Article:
5. Stay cool at lunch. A 2011 University of Texas study of school lunches found that 98% of the food kids brought to school had warmed to dangerous temperatures by the time it was eaten.

The solution? Use freezer packs to keep midday meals chilled. Or freeze that reusable bottle, making sure to leave enough room for the water to expand.

girl with paint

6. Establish a dress code. Recent tests on brand-name children’s clothing and footwear found that many items exposed kids to toxins like phthalates, nonylphenol ethoxylates, perfluorochemicals, and hazardous metals.

The solution? Choose clothes without stain-resistant, waterproof, or odor-fighting properties, polyester, or raised plastic screen-printing. Avoid rubber-like footwear, a key source of carcinogenic polycyclic aromatic hydrocarbons.

7. Ask your school to expel idling buses. Idling diesel buses waste fuel and flood the air with lung-damaging particulate pollution and carcinogenic exhaust, which enters the school every time a door or window opens.

The solution? Work with the administration and the PTA to establish a no idle zone.

8. Put air quality on the syllabus. According to the EPA, half of America’s schools have poor indoor air that can cause eye, nose, and throat irritation, coughing, nausea, chronic fatigue, concentration problems, and allergies.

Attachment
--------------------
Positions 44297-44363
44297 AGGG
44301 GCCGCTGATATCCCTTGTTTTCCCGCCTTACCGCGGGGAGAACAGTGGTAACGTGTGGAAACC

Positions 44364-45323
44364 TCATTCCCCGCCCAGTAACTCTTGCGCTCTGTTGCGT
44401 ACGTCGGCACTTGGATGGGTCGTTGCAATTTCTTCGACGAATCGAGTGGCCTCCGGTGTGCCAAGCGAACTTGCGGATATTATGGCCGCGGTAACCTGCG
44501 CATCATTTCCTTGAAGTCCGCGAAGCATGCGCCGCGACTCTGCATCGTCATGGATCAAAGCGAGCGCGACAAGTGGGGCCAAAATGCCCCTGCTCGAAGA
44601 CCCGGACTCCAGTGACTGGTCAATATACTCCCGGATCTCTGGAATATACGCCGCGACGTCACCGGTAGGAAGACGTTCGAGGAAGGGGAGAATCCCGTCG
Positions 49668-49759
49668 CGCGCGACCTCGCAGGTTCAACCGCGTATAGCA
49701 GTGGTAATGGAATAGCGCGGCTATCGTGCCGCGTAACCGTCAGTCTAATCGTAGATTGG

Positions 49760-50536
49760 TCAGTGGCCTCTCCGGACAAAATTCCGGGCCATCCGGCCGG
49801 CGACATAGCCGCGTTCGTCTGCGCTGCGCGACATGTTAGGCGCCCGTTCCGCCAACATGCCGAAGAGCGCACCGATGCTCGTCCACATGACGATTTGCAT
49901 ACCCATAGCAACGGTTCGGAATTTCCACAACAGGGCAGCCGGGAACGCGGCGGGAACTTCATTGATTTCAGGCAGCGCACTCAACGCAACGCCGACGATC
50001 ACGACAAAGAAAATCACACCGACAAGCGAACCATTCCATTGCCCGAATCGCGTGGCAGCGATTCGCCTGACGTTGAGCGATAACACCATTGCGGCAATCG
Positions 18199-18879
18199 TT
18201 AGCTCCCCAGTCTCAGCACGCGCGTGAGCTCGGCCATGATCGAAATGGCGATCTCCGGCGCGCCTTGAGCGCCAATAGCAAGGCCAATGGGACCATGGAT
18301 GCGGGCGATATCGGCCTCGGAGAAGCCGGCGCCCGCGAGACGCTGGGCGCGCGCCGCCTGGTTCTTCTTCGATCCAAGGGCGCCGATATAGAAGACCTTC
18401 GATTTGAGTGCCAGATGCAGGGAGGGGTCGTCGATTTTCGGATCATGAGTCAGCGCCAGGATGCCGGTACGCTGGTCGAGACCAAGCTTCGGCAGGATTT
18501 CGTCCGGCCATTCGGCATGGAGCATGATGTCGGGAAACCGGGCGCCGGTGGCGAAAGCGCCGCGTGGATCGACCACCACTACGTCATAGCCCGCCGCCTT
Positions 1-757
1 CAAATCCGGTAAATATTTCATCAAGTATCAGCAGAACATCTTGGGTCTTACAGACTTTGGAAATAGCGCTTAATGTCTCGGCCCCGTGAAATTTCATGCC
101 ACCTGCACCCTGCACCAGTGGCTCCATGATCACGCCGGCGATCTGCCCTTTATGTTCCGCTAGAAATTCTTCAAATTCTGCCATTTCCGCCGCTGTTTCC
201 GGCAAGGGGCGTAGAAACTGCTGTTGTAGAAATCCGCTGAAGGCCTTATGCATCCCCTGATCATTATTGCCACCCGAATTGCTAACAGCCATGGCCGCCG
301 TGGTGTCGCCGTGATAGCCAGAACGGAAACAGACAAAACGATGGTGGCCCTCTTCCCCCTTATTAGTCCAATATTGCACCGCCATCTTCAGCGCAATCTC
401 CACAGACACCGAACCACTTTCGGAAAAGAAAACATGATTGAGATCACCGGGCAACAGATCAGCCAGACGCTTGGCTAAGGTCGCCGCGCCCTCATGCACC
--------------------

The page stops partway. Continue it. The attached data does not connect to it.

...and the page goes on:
The solution? Ask if your child’s classroom has frequent fresh air exchanges either through windows or a well-maintained central air system. If not, see what can be done.

9. Clean it green. Conventional cleaning products fill classroom air with toxins and leave unhealthy residues behind.

The solution? Work with the PTA to ask your school to clean with biodegradable cleaners made from natural ingredients instead. And request that no antibacterial products be used—the triclosan they commonly contain is linked to cancer, hormone disruption, and more.

10. Join—or create—a green team. Parents and teachers need a dedicated way to talk to each other about protecting children’s health and learning abilities via safer practices in areas like pest control, art supplies, and playground materials.

The solution? To find out where to start, read our free e-book, Easy Steps to Healthy Schools and Daycares.